Despite the meticulous research that has clearly gone into the preparation of this book, its tone seems to belong rather more to the realm of Literature than an academic work on Linguistics, not just because of its frequent quotes from a large number of writers, particularly Charles Dickens and George Gissing, but also because of the style of the references, all of which are relegated to endnotes rather than the name-plus-date formulation more usual in Linguistics academic writing. Although this is certainly effective in ensuring that the references do not interfere with the flow of the text, it can be quite irritating for anyone who believes that references are an integral part of the presentation, for in order to find out more details, one has to try to remember which chapter one is reading and then search for the relevant endnote at the end of the book. Furthermore, in a work that traces the evolution of attitudes towards language over so many years, the date at which something was written can be quite important, so the omission of such information from the text itself is a pity. For example, we are told (p.231) that the Oxford scholar Kington-Oliphant emphasised the importance of young boys using [h], but in order to find out that this opinion was written in 1873, we have first to find endnote 66 in Chapter 7, and then additionally find the listing of the book in the References section. Similarly, Lord Reith, the founder father of the BBC, is quoted as denying any attempt to establish a uniform spoken standard (p.268), but it would be useful to know that he wrote this in 1928 without having to search for endnote 47 of Chapter 8. And on the following page (p.269), Lord Reith is quoted as saying that the BBC offered the chance for listeners to learn by example, and surely it is highly relevant that this opinion, which seems to contrast somewhat with that of 1928, originated in 1924. It is unfortunate that one needs to delve into the endnotes to find this out.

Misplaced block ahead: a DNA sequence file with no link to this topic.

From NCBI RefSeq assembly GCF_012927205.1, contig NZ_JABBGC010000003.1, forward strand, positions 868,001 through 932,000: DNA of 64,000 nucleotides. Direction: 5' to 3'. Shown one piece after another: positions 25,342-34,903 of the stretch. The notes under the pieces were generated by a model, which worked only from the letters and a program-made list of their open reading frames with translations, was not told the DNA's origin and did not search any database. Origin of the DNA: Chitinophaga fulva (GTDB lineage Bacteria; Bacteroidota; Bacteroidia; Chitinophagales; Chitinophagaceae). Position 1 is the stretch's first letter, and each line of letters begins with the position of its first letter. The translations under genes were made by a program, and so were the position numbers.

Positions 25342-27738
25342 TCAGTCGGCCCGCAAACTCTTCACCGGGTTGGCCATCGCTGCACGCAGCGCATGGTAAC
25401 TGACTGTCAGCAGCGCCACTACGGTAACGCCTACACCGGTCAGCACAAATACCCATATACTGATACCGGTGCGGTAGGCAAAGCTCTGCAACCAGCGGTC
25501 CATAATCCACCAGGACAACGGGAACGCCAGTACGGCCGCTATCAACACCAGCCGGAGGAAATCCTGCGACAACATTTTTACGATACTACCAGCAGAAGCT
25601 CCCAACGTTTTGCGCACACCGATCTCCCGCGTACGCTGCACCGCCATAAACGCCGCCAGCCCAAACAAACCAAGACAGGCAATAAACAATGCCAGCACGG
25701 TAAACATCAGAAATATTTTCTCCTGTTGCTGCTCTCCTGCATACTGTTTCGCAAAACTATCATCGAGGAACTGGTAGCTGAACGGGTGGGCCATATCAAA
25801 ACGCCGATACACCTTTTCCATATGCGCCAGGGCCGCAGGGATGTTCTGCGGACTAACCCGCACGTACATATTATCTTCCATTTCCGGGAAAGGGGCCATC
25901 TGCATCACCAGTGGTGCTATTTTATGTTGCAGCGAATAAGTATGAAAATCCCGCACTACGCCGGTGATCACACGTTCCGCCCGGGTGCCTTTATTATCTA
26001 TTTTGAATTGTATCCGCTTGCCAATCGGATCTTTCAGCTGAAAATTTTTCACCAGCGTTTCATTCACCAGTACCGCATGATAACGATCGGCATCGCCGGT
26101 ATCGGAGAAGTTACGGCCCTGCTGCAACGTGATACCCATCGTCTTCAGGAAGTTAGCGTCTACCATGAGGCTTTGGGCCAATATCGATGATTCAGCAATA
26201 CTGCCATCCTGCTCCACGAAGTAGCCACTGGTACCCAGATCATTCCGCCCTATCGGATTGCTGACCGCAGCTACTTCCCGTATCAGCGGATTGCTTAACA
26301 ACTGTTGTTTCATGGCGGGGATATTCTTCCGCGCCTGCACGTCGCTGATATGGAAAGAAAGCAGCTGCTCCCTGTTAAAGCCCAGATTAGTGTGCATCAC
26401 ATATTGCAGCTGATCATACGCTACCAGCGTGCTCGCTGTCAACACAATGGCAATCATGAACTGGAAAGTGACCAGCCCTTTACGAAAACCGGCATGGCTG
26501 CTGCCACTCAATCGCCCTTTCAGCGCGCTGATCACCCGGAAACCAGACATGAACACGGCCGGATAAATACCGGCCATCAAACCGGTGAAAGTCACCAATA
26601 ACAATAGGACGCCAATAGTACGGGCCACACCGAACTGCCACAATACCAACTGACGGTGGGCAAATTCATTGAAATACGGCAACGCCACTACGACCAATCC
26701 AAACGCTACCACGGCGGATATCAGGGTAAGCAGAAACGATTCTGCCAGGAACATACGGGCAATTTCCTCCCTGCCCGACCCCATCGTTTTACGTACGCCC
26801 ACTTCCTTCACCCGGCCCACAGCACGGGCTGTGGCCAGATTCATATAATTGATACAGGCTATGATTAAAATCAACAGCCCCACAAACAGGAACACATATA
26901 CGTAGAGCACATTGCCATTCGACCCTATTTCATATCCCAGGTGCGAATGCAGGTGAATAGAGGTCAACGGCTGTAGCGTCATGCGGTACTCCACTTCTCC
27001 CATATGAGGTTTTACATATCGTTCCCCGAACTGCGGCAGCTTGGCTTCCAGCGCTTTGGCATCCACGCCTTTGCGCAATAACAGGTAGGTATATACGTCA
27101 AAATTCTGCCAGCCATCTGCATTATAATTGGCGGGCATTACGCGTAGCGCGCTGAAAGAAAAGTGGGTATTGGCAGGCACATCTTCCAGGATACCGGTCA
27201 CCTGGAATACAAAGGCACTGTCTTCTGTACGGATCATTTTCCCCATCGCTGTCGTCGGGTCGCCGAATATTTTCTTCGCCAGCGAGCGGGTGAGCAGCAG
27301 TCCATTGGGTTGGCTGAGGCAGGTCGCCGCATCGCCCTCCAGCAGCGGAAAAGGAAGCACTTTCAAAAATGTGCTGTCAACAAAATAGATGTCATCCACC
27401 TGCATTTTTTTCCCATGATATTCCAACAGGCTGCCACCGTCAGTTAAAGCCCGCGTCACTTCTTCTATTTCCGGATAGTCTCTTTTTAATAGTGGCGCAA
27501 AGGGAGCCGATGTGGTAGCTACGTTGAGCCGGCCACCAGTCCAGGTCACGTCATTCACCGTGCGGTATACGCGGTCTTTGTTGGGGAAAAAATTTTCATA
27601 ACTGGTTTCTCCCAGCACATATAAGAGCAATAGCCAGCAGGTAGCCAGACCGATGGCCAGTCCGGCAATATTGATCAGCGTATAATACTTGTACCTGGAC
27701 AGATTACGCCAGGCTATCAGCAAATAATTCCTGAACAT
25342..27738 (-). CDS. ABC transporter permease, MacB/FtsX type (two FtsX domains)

Even though this book is about pronunciation, the phonetics is occasionally a little suspect. There are some problems with the phonetic font, as it seems that a caret rather than a true phonetic character is used for the STRUT vowel (eg p.182, p.246), and the NURSE vowel descends too far and thus approximates a voiced palato-alveolar fricative rather than a vowel (eg p.190, p.212). It seems unfortunate in the modern age that a proper phonetic font could not have been adopted throughout. Furthermore, there are a few errors in the phonetics, such as the transcription of 'interest' with the stress shown on the final syllable (p.184), and the suggestion that 'had' in ''Only wait till I've 'ad my tea'' might occur without an initial [h] in all varieties of speech (p.185), when in fact such a weak form for 'had' could only occur in RP when it is an auxiliary verb. Finally, the suggestion that loss of [j] in 'illuminate' and 'super' is a feature of Estuary English (p.279) is surely not quite right - there cannot be many RP speakers left who retain a [j] in these words, and Wells (2000:380,750) lists the variants with no [j] as the main pronunciations. While it is certainly true that elision of [j] is often listed as a feature of Estuary English, this is more relevant for words like 'new' (Cruttenden, 2001:88), as the loss of [j] after [l] and [s] is now almost complete in RP (Cruttenden, 2001:82). But maybe such pedantic concerns about fonts or about one or two phonetic errors is unfair, for in general the coverage of most aspects of pronunciation is admirably clear with excellent examples to illustrate all the points effectively, and indeed, there is a commendable effort to ensure that the phonetics is easily accessible to non-experts and so does not constitute a barrier for those with no specialist training in the field.